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A worker installs rubber onto the windows of the doors along a production line at a truck factory of Anhui Jianghuai Automobile Co. Ltd (JAC Motors) in Hefei, Anhui province May 5, 2014. Activity in China's manufacturing sector contracted for a fourth consecutive month in April, a private survey showed on Monday, adding to questions about whether the world's second-largest economy is still losing momentum.
A worker installs rubber onto the windows of the doors along a production line at a truck factory of Anhui Jianghuai Automobile Co. Ltd (JAC Motors) in Hefei, Anhui province May 5, 2014. Activity in China's manufacturing sector contracted for a fourth consecutive month in April, a private survey showed on Monday, adding to questions about whether the world's second-largest economy is still losing momentum.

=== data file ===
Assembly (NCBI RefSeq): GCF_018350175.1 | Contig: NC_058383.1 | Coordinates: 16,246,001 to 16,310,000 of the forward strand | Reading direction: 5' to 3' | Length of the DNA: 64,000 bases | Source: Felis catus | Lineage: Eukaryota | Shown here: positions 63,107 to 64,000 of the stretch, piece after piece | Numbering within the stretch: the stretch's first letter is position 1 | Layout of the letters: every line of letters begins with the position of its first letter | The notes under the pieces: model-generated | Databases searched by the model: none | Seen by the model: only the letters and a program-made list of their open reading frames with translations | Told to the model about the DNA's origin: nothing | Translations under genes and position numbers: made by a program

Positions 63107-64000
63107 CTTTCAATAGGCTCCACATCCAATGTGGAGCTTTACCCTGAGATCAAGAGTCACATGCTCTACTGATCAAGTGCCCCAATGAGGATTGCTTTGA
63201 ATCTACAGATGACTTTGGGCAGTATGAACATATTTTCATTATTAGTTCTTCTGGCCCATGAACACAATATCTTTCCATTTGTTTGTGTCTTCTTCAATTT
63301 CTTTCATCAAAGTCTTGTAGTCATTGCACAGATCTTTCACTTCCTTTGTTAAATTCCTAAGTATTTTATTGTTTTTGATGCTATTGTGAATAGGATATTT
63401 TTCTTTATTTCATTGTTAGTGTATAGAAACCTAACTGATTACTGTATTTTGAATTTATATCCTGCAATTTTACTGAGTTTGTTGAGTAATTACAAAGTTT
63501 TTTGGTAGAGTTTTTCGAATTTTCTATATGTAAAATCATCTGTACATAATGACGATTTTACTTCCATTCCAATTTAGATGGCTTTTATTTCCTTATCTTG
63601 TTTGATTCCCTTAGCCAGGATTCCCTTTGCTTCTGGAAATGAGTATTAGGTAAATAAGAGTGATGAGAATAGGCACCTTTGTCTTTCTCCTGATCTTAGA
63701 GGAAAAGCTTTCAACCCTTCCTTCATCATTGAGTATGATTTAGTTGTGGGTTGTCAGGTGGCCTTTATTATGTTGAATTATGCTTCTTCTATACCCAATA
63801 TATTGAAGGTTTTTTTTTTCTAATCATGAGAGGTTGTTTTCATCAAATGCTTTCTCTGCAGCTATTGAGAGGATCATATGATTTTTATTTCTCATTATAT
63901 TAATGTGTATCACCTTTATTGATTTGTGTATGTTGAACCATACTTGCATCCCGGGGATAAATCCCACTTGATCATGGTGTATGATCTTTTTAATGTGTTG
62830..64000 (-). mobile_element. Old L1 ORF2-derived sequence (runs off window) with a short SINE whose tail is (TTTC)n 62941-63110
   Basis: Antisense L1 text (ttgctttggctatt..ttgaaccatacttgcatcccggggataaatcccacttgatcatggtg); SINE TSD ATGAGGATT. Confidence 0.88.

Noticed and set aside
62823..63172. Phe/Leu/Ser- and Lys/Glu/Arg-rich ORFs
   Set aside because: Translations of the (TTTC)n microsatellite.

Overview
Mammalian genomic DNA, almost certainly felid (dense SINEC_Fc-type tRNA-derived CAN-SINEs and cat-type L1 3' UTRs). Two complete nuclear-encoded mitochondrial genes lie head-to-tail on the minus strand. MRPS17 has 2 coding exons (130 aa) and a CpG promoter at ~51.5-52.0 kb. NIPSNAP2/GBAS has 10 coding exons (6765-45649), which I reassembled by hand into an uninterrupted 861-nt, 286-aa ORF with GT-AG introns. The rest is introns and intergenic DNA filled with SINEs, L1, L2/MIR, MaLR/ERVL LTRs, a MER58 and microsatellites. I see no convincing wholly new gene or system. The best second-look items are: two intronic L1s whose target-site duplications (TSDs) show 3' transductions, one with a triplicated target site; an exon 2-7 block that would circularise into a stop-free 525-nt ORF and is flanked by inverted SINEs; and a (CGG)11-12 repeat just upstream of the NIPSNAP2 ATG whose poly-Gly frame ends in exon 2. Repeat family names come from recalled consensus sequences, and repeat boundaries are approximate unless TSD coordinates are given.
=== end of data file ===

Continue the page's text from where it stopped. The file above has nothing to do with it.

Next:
(JIANAN YU/REUTERS)

If China has a financial crisis, almost nothing will be spared

Worried about China? There are plenty of ways to bet against a financial calamity there, but they add up to an unsettling fact: A bearish view on China is a bearish view on just about everything shy of U.S. Treasury bonds.

The economist Gary Shilling, who has been quite pessimistic about the global economic recovery, outlines in a Bloomberg News column several approaches for investors who want to score gains from a downturn in China. The country, he argues, needs to confront a growing list of problems, from a slowing economy to rising militarism to corruption to a messy banking sector – all of which could trigger a major financial crisis.